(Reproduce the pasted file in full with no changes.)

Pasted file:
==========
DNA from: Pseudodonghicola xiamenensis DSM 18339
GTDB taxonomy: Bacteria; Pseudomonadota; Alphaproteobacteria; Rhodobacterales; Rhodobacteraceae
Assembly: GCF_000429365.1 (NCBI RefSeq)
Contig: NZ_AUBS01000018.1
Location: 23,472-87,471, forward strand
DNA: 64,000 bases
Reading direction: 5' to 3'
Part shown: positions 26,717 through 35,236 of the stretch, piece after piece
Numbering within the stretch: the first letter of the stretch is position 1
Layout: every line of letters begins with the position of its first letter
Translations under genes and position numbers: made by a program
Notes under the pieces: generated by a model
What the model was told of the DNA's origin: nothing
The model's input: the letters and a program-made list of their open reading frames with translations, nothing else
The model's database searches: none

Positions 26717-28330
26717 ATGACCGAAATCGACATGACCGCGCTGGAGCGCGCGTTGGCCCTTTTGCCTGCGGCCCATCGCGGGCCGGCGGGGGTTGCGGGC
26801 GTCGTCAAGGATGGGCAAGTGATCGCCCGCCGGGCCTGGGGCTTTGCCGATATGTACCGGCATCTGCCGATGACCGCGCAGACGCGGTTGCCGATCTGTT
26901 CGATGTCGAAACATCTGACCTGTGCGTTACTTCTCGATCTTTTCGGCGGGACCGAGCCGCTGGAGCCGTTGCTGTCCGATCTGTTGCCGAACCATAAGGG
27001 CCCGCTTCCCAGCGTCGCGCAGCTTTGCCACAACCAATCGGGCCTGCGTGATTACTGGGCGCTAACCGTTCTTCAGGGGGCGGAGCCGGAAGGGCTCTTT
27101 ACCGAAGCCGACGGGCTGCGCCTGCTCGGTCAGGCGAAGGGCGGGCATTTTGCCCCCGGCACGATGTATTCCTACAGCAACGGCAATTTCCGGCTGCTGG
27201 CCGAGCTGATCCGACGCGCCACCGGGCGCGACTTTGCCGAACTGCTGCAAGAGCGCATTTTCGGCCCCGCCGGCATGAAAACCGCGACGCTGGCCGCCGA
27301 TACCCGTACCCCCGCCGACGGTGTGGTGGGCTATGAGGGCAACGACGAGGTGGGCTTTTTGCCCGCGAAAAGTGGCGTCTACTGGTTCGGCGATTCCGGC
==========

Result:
DNA from: Pseudodonghicola xiamenensis DSM 18339
GTDB taxonomy: Bacteria; Pseudomonadota; Alphaproteobacteria; Rhodobacterales; Rhodobacteraceae
Assembly: GCF_000429365.1 (NCBI RefSeq)
Contig: NZ_AUBS01000018.1
Location: 23,472-87,471, forward strand
DNA: 64,000 bases
Reading direction: 5' to 3'
Part shown: positions 26,717 through 35,236 of the stretch, piece after piece
Numbering within the stretch: the first letter of the stretch is position 1
Layout: every line of letters begins with the position of its first letter
Translations under genes and position numbers: made by a program
Notes under the pieces: generated by a model
What the model was told of the DNA's origin: nothing
The model's input: the letters and a program-made list of their open reading frames with translations, nothing else
The model's database searches: none

Positions 26717-28330
26717 ATGACCGAAATCGACATGACCGCGCTGGAGCGCGCGTTGGCCCTTTTGCCTGCGGCCCATCGCGGGCCGGCGGGGGTTGCGGGC
26801 GTCGTCAAGGATGGGCAAGTGATCGCCCGCCGGGCCTGGGGCTTTGCCGATATGTACCGGCATCTGCCGATGACCGCGCAGACGCGGTTGCCGATCTGTT
26901 CGATGTCGAAACATCTGACCTGTGCGTTACTTCTCGATCTTTTCGGCGGGACCGAGCCGCTGGAGCCGTTGCTGTCCGATCTGTTGCCGAACCATAAGGG
27001 CCCGCTTCCCAGCGTCGCGCAGCTTTGCCACAACCAATCGGGCCTGCGTGATTACTGGGCGCTAACCGTTCTTCAGGGGGCGGAGCCGGAAGGGCTCTTT
27101 ACCGAAGCCGACGGGCTGCGCCTGCTCGGTCAGGCGAAGGGCGGGCATTTTGCCCCCGGCACGATGTATTCCTACAGCAACGGCAATTTCCGGCTGCTGG
27201 CCGAGCTGATCCGACGCGCCACCGGGCGCGACTTTGCCGAACTGCTGCAAGAGCGCATTTTCGGCCCCGCCGGCATGAAAACCGCGACGCTGGCCGCCGA
27301 TACCCGTACCCCCGCCGACGGTGTGGTGGGCTATGAGGGCAACGACGAGGTGGGCTTTTTGCCCGCGAAAAGTGGCGTCTACTGGTTCGGCGATTCCGGC